A combination of ancient and modern ethical theories offers insight into the conflict of norms between varying cultures.

One challenge of societies in the twenty-first century is the conflict of norms between different cultures. In ancient Greece, too, such conflicts arose, and great thinkers offered great solutions. In this contribution we will argue for the following:

- Ancient ethical theories were not only individual ethical theories but also social ethical theories.
- The ancient methods of scientific examination are useful not only in classical sciences but also in ethics.
- Accepting the result of (2) yields highly interesting theoretical results about conflicts of norms between different cultures.

Sometimes the following difference between ancient and modern ethics is stressed: Most of the ancient ethical theories are theories of individual ethics; they are mainly investigations concerning the way to live. Most modern ethical theories are theories of social ethics; they are mainly investigations concerning a person’s responsibility for actions with respect to others (cf. Birnbacher 2003:3). But this claim is only partly true:

Thesis 1 : It
is true if we talk about the domain of Hellenistic Greece—third to first
century BC—considering the ethics of Epicurus and the Stoics. It is
false if we talk about the domain of classical Greece—fifth to fourth
century BC—considering the ethics of Socrates, as passed down to Plato
and Aristotle.

Aristotle introduces one of his main ethical works, the

Something close to this holds true also for Plato. In his main work on politics,

One may ask why social ethical theories were so important in classical Greece. Without going too much into detail we can draft the following explanation: If a city is experiencing a tremendous amount of immigration, then social problems arise in that city. If social problems arise in a city and there are thinkers in the city, then theories for handling social problems in that city are developed. Many poleis in classical Greece were experiencing a tremendous amount of immigration and had great thinkers. Hence, to solve social problems for many of the poleis, social ethical theories were developed.

As we have argued, the cradle of social ethics lies in classical Greece. Some authors think that not only the cradle, but also fully matured theories of social ethics can be found in works of this age: “[The] most coherent and ultimately helpful approach to the general question of the good life as lived in community lies, to my mind, in Aristotle” (Young 2005:6). We are not going to discuss this view now; rather we will go on to examine a method for discussing problems of social ethics—namely the method of axiomatization.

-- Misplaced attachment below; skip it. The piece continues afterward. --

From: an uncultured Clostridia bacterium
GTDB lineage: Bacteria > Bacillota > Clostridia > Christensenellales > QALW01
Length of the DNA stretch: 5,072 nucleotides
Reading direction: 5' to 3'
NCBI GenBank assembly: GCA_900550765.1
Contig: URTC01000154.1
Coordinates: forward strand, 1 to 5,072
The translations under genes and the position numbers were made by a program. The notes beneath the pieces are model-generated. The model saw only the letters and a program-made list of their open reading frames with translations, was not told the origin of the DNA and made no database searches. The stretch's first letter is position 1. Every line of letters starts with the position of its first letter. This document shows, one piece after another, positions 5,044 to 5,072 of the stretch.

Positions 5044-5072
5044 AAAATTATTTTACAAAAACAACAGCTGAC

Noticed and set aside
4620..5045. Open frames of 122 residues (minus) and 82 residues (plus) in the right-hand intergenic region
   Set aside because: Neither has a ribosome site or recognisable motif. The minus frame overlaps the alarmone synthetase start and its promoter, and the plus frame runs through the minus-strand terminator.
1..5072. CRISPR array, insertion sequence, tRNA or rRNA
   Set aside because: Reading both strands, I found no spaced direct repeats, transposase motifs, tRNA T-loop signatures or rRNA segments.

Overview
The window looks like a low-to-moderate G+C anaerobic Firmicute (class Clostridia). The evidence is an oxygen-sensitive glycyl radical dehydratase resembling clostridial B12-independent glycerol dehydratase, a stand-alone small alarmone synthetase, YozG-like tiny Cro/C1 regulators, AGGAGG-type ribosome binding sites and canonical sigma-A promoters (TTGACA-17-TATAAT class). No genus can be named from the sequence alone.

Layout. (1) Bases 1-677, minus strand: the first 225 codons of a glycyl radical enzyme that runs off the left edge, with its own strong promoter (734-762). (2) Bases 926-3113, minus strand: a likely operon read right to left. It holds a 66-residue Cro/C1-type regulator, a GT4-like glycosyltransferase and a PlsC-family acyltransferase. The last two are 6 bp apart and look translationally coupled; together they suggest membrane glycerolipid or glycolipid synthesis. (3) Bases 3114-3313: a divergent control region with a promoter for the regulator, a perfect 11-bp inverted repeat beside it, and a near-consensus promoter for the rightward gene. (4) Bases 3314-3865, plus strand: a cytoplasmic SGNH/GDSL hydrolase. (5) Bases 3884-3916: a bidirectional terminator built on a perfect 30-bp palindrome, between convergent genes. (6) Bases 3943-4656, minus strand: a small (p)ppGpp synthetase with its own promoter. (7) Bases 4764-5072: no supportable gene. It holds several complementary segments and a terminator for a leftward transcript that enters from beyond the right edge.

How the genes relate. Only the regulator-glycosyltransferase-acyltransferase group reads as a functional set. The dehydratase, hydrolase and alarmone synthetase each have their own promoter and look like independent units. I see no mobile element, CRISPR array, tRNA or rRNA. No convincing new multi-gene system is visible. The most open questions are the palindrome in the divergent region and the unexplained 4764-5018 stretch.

Many of Aristotle's claims about ethics we are not going to agree with—especially in the case of ethical methods: for example, in the

Why is it too pessimistic? Let us answer this via a historical digest: For monadic categorical sentences, which are sentences in subject-predicate form containing only monadic predicates like “Every Athenian is a Greek,” Aristotle constructed a type of logic called “syllogistics.” Some theories can be axiomatized using syllogistics, but only very simple ones. Aristotle also discussed modal sentences, which are sentences containing a modal verb like “Necessarily every Athenian is a Greek.” In the Middle Ages scholastic philosophers, and in the modern era first and foremost Gottfried Wilhelm Leibniz, advanced Aristotle’s theory of modal statements. Leibniz noted that there is a close link between modal forms like “necessarily,” “possibly” and those like “ought” and “permit.” At the beginning of the twentieth century, some logicians tried to develop a formal theory for modal sentences, and in the fifties the Finnish logician Georg Henrik von Wright succeeded in developing the first suitable formal theory for modal sentences. Since this breakthrough, many logicians have been optimistic that formal theories for many modal sentences can be developed that will be useful in metaphysics, epistemology, jurisprudence, and ethics.

We can easily see that the development of formal principles for axiomatizing theories has, in fact, advanced. It is an open question whether the most interesting ethical theories can be axiomatized, but there seems to be little reason to be too pessimistic. Aristotle showed us the right way of giving solutions to problems in his writings on the philosophy of science, but he was too pessimistic to try to solve problems of ethics with the method he himself suggested—the method of axiomatization. In the next section we will cite and expand a little upon an example for a specific solution to a problem in social ethics.

It was in a colloquium in 1934 at the University of Vienna that Karl Menger, an Austrian mathematician, presented a mathematical theorem intended to be applicable to ethics (cf. Dierker and Sigmund 1998:293–296; this theorem and another very interesting theorem are presented within a modern framework in Siegetsleitner and Leitgeb 2010). Before we summarize and expand upon these results, we will have a look at some of the intuitions behind them.

Many solutions of problems in ethics are as follows: The problem is that there are two accepted, but conflicting norms—for example one norm forbidding the wearing of headscarfs and one norm permitting the wearing of headscarfs. A solution to such norm conflicts may be the following: Keep ascending a hierarchy of principles, constantly asking why both norms should be accepted because of these principles, until you arrive at accepted principles within your hierarchy according to which exactly one of the two norms should be accepted. If everything is for the best in this best of all possible worlds, then there is exactly one such ascension for accepted conflicting norms.

One way of ascending from two conflicting norms to their supporting principles, proposed by Immanuel Kant, is the categorical imperative. This method starts from a norm about a single action, and ends up in a question about a norm about a very high number of actions. As an example:

Initial state : Should I accept “I am allowed to
lie”?

Directive : If you can, without contradiction, wish that
the original norm, when generalized—that is “I am” is replaced by
“Everyone is”: “Everyone is allowed to lie”—becomes a universal law,
then the answer is “Yes.” Otherwise it is “No.”

Final state : An answer “Yes” or “No” is given.